The Scythian, Celtic and Hiberno-Saxon art have been studied due to their relevance, value and designs in the modern art world. The three forms of art have their backgrounds in northern Europe and are distinctive due to their designs, societal values, religion and economic values (Rampley and Matthew 90). The Scythian art is dated back to the 3rd century BC whereby it was practiced based on their lifestyles. Notably, the social, political, cultural and access to resources had a major contribution to the type of art that was adopted during the early centuries BC. For example, the Scythian art was influenced by the political conflicts during the period. After their displacement by the Samaritans, the Scythians adopted new lifestyles that led to their choice of art. Additionally, there was the rich grave deposit and presence of other natural resources used in art making contributed to the selection of Scythian art. This aspect is portrayed by the artwork by some of the skilled Scythian artists. An example is the Golden comb and Gold plaque that are date back to the 4th and 7th century (Rampley and Matthew 100). The design was also based on the Scythian social activities that included trade with the Greek; hence, influencing the small designs of the artwork. The models were integrated into local materials such as gold, bones, silver, bronze, wood and leather among others.
Ancient Celtic Art
The Celtic art is dated back to around 1000 BC and is associated with the Bronze Age (Rampley and Matthew 180). Notably, the Celtic art's design was ornamental, based on symmetry and had complex symbolism. There was the use of motifs and layouts as seen in most of the artwork. However, most of the art's design was small in size and had Celtic socio-cultural significances. The designs included key patterns, knot work, spiral work, zoomorphic, human figures and plant forms. An example of Celtic art based on the artistic designs includes the Muiredach's High Cross (Rampley and Matthew 180). Other Celtic artworks include the Halstatt gold collar and the Gold shoe plaques that were dated 500 BC.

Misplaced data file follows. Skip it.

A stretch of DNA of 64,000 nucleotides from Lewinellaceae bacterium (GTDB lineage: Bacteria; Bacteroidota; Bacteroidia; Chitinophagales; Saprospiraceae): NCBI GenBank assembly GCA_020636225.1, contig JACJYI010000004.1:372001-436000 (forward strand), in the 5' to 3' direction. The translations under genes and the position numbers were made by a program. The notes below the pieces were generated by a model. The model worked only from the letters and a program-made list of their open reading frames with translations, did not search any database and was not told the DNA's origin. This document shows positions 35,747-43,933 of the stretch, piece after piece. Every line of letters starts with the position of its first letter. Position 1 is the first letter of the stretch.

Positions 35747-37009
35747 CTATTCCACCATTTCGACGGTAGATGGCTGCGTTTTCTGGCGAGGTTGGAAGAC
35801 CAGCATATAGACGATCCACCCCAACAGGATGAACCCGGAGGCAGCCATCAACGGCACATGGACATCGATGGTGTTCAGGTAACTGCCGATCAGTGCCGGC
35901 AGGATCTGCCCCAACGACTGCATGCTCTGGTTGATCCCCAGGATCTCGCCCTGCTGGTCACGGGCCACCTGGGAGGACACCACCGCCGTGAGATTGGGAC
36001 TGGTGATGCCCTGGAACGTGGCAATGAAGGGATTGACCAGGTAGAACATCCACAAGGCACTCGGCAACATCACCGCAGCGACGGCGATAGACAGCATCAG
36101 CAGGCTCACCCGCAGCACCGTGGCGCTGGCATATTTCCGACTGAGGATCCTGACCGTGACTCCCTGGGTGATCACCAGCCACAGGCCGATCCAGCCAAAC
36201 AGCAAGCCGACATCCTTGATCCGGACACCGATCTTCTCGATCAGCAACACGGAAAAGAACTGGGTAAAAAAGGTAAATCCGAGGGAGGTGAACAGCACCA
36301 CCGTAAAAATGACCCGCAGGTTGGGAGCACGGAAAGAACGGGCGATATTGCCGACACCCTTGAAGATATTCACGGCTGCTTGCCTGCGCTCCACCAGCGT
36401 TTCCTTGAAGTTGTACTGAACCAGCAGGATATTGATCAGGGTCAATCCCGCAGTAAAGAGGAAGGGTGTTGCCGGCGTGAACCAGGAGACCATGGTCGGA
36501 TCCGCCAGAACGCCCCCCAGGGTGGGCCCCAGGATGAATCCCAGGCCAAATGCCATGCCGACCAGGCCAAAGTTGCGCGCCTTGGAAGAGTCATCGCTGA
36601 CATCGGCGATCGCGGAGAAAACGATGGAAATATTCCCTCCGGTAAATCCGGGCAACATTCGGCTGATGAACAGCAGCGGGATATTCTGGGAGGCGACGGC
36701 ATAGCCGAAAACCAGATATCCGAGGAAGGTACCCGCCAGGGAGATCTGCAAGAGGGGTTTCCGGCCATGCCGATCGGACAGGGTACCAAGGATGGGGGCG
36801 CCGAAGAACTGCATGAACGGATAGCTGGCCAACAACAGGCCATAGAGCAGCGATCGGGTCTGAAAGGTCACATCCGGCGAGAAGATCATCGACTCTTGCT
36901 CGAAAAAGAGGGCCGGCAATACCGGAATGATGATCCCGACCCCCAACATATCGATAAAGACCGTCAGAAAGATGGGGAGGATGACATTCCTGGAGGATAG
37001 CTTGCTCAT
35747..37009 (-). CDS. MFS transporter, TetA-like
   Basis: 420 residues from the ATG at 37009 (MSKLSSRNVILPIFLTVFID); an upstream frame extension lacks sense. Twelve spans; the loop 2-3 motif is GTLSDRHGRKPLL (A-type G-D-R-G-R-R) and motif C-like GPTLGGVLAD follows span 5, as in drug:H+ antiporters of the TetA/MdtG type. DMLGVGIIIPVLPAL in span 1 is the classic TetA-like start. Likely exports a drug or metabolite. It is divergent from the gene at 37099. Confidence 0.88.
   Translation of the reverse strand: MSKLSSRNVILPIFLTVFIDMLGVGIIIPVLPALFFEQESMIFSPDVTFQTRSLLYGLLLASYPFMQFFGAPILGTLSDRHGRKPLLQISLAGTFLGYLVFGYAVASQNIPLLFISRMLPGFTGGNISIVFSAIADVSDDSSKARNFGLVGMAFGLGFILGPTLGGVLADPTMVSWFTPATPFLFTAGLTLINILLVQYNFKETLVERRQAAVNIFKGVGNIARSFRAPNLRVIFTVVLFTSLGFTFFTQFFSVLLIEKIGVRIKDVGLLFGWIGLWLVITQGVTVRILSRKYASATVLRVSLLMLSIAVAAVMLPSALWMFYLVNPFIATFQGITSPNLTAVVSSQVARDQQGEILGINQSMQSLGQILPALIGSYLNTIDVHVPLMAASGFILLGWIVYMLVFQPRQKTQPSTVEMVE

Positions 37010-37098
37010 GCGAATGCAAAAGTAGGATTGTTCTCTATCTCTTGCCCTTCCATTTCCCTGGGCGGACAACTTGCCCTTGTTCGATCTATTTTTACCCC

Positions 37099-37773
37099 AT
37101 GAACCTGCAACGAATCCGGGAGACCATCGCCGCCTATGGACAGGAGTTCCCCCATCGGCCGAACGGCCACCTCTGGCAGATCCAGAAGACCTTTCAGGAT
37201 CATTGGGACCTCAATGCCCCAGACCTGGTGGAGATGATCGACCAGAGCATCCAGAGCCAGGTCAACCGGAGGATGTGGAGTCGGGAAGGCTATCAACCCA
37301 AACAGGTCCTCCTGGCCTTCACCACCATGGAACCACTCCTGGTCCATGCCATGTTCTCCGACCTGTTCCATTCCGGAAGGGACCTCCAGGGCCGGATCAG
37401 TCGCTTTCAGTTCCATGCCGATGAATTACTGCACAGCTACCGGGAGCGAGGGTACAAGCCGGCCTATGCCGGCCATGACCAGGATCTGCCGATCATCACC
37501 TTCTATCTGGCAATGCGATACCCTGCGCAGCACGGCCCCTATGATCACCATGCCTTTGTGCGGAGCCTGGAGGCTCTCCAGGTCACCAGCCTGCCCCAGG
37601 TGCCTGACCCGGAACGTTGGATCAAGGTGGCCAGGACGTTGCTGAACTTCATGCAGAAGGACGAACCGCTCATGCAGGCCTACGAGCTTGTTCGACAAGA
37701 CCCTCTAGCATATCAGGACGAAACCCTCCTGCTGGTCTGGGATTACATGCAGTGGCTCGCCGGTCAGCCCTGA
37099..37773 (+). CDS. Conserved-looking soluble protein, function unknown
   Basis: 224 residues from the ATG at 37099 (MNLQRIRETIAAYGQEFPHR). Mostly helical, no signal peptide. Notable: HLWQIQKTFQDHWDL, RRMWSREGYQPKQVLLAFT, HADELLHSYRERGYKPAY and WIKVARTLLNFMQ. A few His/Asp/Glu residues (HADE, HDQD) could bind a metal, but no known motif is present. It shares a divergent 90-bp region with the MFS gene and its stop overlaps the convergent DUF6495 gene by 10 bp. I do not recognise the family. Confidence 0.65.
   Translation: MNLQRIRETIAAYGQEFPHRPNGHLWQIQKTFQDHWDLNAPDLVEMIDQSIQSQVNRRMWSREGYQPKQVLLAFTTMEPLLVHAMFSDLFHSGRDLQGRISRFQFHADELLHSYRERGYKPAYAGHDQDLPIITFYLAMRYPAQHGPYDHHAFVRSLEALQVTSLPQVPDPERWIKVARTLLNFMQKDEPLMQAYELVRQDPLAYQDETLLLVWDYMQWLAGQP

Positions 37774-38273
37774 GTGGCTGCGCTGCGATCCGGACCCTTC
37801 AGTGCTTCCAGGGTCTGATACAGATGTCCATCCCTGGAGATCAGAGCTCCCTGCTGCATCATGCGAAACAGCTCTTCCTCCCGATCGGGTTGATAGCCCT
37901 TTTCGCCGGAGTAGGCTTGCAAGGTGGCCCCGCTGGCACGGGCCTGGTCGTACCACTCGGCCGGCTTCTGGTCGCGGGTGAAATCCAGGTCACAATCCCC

The Hiberno¬Saxon art is associated with the Migration Period Art movement and the Early Medieval Western art. One of the superior distinctive designs of the Hiberno¬Saxon art is the interlace decoration feature (Rampley and Matthew 200). The illuminated manuscripts, carvings in stones and metal works were some of the most common Hiberno¬Saxon arts. Intricate patterning was used to design manuscripts. Examples of these artworks are the Book of Kells and the Book of Burrow. The insular decoration was based on intricate and imaginative elements that have been signatures of the artworks.
Since the artwork was portrayed by the social, political, economic and geographical factors, the artworks reflected these aspects. For example, the Scythians were nomads and did not settle in specific areas; therefore, making it hard to make large artworks that were not portable (Rampley and Matthew 220). As a result, the portability of the artwork highly affected the design and bulkiness of the artifacts. The small jewelry and household items were ideal for portability as they moved into other areas. The Celtic artwork, on the other hand, was based on the availability of resources such as the bronze and gold. The cultural backgrounds led to the choice of smaller artworks that would be sold quickly to the Greek. Trade aspects affected the size and value of the artworks. Smaller artworks would be easily transported to markets.
In conclusion, many studies have been conducted on Scythian, Celtic and Hiberno-Saxon art. From these studies, it was found that various subject designs are present in these types of art. The above-mentioned ones are merely a few of countless designs found in these arts.
Rampley, Matthew. Art History And Visual Studies In Europe: Transnational Discourses And National Frameworks. 1st ed., Leiden, Brill, 2012,.
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